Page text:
Is there a better solution out there? Or, am I just nuts this morning......
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Old May 20th, 2003, 11:49 AM   #69
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Hi Don!

How's retirement treating you? (Or, how are you treating retirement?)

In my opinion the relative value of the 3x wide-angle lens depends largely on what type of material you shoot. If you shoot principally nature and wildlife such a lens may not be very useful since you often have a greater need for a long zoom than a wide shot.

On the other hand, if you shoot a great deal of dramatic or people-based documentary work where flexibility of frame coverage, often in tight spaces, is your greatest need then the 3x can quickly become your primary lens. This is also true if you shoot more hand-held than mounted. Wide-angles are far more forgiving of camera shake than longer lenses.

I really like my 3x and often have a hard time justifying not using it. It shoots every bit as good of a frame as the 16x's and has an internal ND and manual focus switch.

The less-expensive alternative, of course, is to get a good w-a adapter for your 16x lens. This makes sense if your budget is tight and/or your shooting only occasionally calls for a wide angle shot. But every time you add glass to a lens something's bound to degrade in the additional refraction. (Not to mention the additional weight that adapters hang on the camera's front.) Since the XL1s offers interchangable lenses I really advocate that folks consider getting the 3x lens if they need wide angle capabilities, rather than an adapter.
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Old May 20th, 2003, 12:17 PM   #70
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I wouldn't trade mine for the world. But I also accept that the images will not be as sharp as the long lenses, or EOS lenses that I use. But it is sharper than the other lenses with a wide adapter (like the Century adapters).
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Old May 20th, 2003, 01:47 PM   #71
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Ken

Jim MacAlister's article leaves no doubt that the 3x is a fine close-up lens. From what you're saying, it's not so hot for distant objects, which makes sense.

But from Don's message, I gather that he's interested in panoramic views of wide-open vistas, rather than zoomed shots of distant objects. This would be a useful attribute for me here in the beautiful Alps.

So what do you think of the 3x's capabilities in 'big country' shots?
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Old May 20th, 2003, 03:57 PM   #72
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Nigel,
I think it does a fine job on panoramics within the confines of the camera's platform. But I don't believe that today's standard-definition video technology does as good of a job with panoramics as film (or, perhaps, as HD -- although I've not seen enough of HD to have a firm opinion of it). This is one area where DV's lower resolution and limited contrast latitude really hurts the results. Since shooters cannot control lighting in such scenes we have to take what we can get. Good scenic panoramas rely on an extremely rich palette of hues and subtle contrasts to convey depth and scale. DV just has a hard time conveying such subtleties.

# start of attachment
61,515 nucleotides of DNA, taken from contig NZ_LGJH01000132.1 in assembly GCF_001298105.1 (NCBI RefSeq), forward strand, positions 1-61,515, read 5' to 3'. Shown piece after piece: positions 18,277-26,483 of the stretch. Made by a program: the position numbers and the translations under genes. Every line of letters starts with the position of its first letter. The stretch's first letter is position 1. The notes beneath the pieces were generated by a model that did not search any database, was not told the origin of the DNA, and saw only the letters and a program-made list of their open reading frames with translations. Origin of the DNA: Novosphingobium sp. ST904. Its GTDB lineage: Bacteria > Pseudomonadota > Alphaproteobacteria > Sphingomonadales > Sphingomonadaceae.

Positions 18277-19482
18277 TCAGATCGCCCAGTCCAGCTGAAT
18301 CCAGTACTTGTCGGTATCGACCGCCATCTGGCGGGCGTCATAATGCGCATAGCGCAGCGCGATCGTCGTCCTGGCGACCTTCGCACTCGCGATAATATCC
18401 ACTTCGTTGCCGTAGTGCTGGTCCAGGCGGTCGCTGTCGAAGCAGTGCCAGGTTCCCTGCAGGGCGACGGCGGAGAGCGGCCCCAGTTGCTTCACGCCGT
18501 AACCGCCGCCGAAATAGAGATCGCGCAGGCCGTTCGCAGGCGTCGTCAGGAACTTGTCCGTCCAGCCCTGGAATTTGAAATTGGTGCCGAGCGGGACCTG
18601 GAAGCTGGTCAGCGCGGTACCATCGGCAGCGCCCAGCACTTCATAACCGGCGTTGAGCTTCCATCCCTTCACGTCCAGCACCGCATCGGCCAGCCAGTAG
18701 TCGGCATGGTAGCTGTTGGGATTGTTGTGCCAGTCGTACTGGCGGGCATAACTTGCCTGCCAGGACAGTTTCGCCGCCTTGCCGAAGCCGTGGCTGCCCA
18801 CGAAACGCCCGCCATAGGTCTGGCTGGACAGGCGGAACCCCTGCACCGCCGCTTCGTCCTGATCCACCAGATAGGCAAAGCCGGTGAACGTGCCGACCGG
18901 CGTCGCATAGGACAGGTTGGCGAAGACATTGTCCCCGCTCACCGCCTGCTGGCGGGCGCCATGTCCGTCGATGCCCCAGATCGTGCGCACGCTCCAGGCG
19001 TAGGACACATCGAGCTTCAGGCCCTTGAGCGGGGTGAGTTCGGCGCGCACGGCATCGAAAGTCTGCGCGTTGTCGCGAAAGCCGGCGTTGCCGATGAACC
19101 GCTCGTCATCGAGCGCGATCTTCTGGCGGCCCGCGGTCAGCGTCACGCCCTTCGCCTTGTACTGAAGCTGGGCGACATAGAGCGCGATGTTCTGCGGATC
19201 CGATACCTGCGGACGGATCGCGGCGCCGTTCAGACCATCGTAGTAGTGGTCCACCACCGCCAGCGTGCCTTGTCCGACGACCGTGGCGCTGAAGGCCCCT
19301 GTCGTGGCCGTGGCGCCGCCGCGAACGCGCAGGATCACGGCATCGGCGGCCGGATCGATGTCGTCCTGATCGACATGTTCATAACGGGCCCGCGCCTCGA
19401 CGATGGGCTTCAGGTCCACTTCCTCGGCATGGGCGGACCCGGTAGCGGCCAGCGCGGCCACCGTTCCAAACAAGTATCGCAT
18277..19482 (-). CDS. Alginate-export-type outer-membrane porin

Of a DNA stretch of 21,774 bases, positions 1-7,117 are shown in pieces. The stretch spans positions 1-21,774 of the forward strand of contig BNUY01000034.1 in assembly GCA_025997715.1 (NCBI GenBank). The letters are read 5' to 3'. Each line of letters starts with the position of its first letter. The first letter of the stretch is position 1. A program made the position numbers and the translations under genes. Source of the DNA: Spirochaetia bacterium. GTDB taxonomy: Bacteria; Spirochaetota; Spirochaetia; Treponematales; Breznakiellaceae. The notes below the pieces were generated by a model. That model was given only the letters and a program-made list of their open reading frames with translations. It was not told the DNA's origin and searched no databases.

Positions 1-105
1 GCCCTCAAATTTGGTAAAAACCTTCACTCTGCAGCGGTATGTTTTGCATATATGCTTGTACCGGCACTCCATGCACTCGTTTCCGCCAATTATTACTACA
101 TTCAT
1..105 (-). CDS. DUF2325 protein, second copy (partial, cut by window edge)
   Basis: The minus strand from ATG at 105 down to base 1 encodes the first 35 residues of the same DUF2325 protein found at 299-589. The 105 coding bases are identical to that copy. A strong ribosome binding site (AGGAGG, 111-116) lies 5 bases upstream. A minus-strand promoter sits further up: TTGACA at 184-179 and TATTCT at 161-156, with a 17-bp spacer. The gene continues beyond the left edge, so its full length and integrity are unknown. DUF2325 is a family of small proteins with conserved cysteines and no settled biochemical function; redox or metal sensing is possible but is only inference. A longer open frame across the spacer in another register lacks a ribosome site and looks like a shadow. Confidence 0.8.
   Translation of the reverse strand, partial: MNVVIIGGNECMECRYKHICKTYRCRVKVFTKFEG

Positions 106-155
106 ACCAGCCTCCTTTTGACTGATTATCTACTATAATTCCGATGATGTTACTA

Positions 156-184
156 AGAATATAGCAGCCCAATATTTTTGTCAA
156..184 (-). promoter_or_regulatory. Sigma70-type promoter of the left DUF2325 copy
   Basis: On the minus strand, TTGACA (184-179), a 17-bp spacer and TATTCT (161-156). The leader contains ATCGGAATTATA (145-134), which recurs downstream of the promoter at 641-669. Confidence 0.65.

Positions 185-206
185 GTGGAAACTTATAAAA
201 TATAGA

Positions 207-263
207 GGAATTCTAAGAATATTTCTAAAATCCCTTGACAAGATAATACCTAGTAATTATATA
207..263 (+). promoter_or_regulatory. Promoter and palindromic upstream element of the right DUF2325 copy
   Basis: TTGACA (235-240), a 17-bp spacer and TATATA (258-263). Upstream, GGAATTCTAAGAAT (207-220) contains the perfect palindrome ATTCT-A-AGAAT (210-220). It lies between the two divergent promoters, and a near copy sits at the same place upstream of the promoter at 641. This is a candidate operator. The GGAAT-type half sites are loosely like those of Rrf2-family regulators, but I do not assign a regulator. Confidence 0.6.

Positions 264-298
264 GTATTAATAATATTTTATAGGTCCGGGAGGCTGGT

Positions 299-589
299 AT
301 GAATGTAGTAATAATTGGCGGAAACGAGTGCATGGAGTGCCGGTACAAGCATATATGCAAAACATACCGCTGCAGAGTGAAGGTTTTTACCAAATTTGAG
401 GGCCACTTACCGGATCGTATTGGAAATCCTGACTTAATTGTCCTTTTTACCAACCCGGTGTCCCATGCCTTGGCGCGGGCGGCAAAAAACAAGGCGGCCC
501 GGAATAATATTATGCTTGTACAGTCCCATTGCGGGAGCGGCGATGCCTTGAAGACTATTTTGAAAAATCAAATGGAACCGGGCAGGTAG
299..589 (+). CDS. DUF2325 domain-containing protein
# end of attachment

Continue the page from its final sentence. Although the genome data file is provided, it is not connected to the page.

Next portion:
So, by all means, shoot scenics with the 3x. It's the best tool available to XL1s shooters for the job!
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Old May 20th, 2003, 04:09 PM   #73
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So, DV is not great for panoramas, but the 3x is as good as it gets for the XL1s.

Since I'm not looking to buy into film at all, or into HD for the foreseeable future, I'll just have to live the confines of SD DV.

My glass is half full! :-)
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Old May 21st, 2003, 07:41 AM   #74
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Ken - thanks for the reply. I'm still working for Uncle Sam at least until Oct 3rd after that itís recess without the bell!

My thoughts from my trip to AZ were that what I was able to capture was good (bordering on great). I shot most of the time in wide angle doing some reverse zoom. I want to be able to capture as much of the scenic beauty as possible.

I think I understand that the 3x will do an adequate job for what Iím expecting Ė better than the standard lens yet not as good as someone with deep pockets (film studios). I thought about an adapter, however dismissed it almost as soon as I thought about it.

Nigelís statement seems to be on the mark ďthe 3x is as good as it gets for the XL1sĒ.

Thanks guys, once again you helped me out. Yes, I will be getting the 3x sometime soon.
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Old May 21st, 2003, 09:01 AM   #75
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More on wide adapters

<<<-- Originally posted by Jeff Donald : I wouldn't trade mine for the world. But I also accept that the images will not be as sharp as the long lenses, or EOS lenses that I use. But it is sharper than the other lenses with a wide adapter (like the Century adapters). -->>>

Is the picture sharpness / quality very noitceable? My plan was to get the 16x servo, and slap on the Century .7x zoom-through wideangle. I've been told the .7x has artifacts when totally wide, but zooming in just a tad corrects it. I thought the quality of the servo lens, and the versatility of the adapter would be a good combination. But I'm having doubts now! :)


<<<-- Originally posted by Don Libby : I thought about an adapter, however dismissed it almost as soon as I thought about it. -->>>

Please cover your reasons for dismissing the idea, because it's an idea I'm pondering over right now. I don't want to make a pricey mistake.